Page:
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Stress: The Good, Bad and Ugly

Stress: The Good, Bad and Ugly

By Dr. Patrick Lovegrove Medically Reviewed by Lindsay Langley, BSN, RN, CHT
Posted Thursday, August 15th, 2019
Understanding the difference between Good and Bad Stress

Stress is a condition that many (if not all) people encounter at least once in their life. Whether it’s because of school, work, or relationships, stress can take a toll on your emotional health, and even physical health. Although it can be tempting to simply ignore the tension and go on with your life like it’s no big deal, there’s more to strain than just an expression of exhaustion. Stress can take a toll on the body in many ways.

Stress is the body’s normal biological response to the stimulus. It gives your system a burst of energy that triggers the natural “fight or flight” response, enabling your body to react to situations accordingly. This condition can be classified into two types: good stress and bad stress.

What is Good Stress?

Good stress, also known as short-lived stress or acute stress, may provide benefits that can help you perform better. Below are some of the benefits that good anxiety delivers:

  • Increases Energy
    Acute stress results in a few physiological, neurological, and behavioral changes. For instance, it activates the body’s hypothalamic-pituitary-adrenal axis, which releases glucocorticoids — a chemical that promotes energy replenishment and cardiovascular function.
  • Strengthens the Immune System
    In small to moderate doses, tension can also strengthen one’s immune system. Although it has a bad reputation, stress is actually one of the body’s fundamental survival mechanisms. Short-term stress (one that lasts for a few minutes to a few hours) can, in fact, enhance one’s innate and adaptive immune responses.
  • Increases Stress Immunity – Acute stress may help improve a person’s resilience, enabling him or her to respond to other stressful situations that may come his or her way, better.

What is Bad Stress?

When tension becomes chronic (one that lasts for weeks and even months), like a failing marriage or problems at work, it may develop into a health hazard. Unfortunately, this type of condition is often ignored and thus goes on for a long period — to a point where the person becomes used to it and thinks of it as “normal” — not realizing that it’s slowly damaging his or her health.

When you’re chronically stressed, your body constantly stays alert, and over time, this can lead to a number of physical and mental issues.

  • Increases High Blood Pressure
    Exposure to long-term stress is one of the causes of hypertension. Stressful situations — both physical and mental — can cause blood pressure levels to spike.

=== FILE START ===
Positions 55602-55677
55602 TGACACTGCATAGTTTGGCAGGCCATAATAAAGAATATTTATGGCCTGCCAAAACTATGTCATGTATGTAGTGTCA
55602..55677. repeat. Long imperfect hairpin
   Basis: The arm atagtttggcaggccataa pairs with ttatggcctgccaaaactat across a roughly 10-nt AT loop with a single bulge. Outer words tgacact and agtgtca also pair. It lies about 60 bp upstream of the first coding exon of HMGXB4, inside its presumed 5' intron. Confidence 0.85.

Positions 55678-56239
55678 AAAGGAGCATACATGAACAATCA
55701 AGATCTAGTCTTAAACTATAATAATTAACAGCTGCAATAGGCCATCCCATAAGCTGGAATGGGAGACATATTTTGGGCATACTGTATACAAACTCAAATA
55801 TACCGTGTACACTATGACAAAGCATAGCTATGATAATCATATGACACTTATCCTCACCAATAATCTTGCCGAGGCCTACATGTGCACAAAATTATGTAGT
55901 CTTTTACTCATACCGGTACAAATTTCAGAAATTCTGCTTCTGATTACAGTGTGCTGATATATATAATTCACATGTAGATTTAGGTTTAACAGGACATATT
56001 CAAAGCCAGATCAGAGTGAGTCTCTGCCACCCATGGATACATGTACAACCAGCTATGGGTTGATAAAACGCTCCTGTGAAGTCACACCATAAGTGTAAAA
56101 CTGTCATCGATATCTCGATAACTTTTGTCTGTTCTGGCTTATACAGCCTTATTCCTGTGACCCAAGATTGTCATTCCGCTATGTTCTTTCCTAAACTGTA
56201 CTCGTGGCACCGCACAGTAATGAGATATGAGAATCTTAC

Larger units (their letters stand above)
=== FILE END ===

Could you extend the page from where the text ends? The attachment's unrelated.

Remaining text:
• Weakens the Immune System
    Long-term stress suppresses an individual’s immune responses, inducing chronic inflammation and suppressing the function of immunoprotective cells, as a result. This makes one vulnerable to a number of diseases.
  • Causes Skin Problems
    Notice those breakouts whenever you’re cramming before an exam or when there’s an upcoming project deadline and you’re pressed for time? Anxierty may cause skin problems like acne.
  • Leads to Depression
    Being constantly exposed to stressful environments and situations can cause problems like anxiety and depression.
  • May Cause Drug or Alcohol Abuse
    Exposure to long-term stress can make one more prone to using alcohol or drugs. This is primarily because the effects of these substances can be enticing to a person suffering from depression, looking for a reprieve (albeit temporarily) from their problems. Unfortunately, many of these substances, when consumed even just once, can lead to addiction.

7 Ways to Manage Stress

Stress oftentimes cannot be avoided, which is why it’s vital to be able to manage it. Here are a few ways that you can better manage tension.

  1. Know Your Stressors
    Identify the things that are causing you trouble. Keeping a journal can help. Once you’ve determined your stressors, see if you can avoid them. For instance, if it’s caused by a person, try to limit the time you spend with him or her.
  2. Accept the Things You Can’t Change
    In cases where the cause of your anxiety cannot be avoided, accept that it’s beyond your control. Instead of mulling over the things you can’t change, focus on what you can control — like the way you react to the issue, or deciding to see the opportunities when faced with a problem.
  3. Learn How to Say “No”
    A lot of people are stressed because of their inability to refuse a person asking for a favor. Remember, your health matters. Unless it’s really necessary, learn to say “no.”
  4. Stay Organized
    A messy desk, poorly organized schedules, and other disorderly things can be stressful and prevent one from performing at his or her best. Try to organize your work and your environment to ease the strain.
  5. Practice Gratitude
    Being thankful for what you have can give you a more positive outlook. Make gratitude a habit.
  6. Live an Active Lifestyle
    Physical activities like working out can help relieve stress. Studies show that physically active individuals have a better mood compared to sedentary individuals.
  7. Connect with People
    Spending quality time with the people you care for is a great way to manage stress. It releases hormones that counteract the body’s natural “fight or flight” response, and as a result, eases stress.
About the author

Dr. Patrick Lovegrove